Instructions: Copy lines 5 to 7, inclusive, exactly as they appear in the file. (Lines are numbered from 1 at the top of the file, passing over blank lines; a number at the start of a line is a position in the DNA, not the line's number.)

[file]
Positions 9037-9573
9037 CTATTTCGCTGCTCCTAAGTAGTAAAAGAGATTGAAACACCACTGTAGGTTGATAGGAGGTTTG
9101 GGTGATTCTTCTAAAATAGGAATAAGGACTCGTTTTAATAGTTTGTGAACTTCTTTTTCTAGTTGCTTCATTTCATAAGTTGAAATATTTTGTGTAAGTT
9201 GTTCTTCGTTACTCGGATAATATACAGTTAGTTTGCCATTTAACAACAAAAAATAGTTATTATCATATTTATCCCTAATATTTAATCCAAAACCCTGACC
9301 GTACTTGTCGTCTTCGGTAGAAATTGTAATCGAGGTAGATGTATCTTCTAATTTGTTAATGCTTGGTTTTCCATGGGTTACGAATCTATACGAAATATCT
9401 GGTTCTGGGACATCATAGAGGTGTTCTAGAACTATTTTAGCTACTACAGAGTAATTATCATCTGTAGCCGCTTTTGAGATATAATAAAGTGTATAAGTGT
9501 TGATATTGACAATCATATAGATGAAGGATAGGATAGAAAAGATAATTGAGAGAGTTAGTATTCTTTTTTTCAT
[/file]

9301 GTACTTGTCGTCTTCGGTAGAAATTGTAATCGAGGTAGATGTATCTTCTAATTTGTTAATGCTTGGTTTTCCATGGGTTACGAATCTATACGAAATATCT
9401 GGTTCTGGGACATCATAGAGGTGTTCTAGAACTATTTTAGCTACTACAGAGTAATTATCATCTGTAGCCGCTTTTGAGATATAATAAAGTGTATAAGTGT
9501 TGATATTGACAATCATATAGATGAAGGATAGGATAGAAAAGATAATTGAGAGAGTTAGTATTCTTTTTTTCAT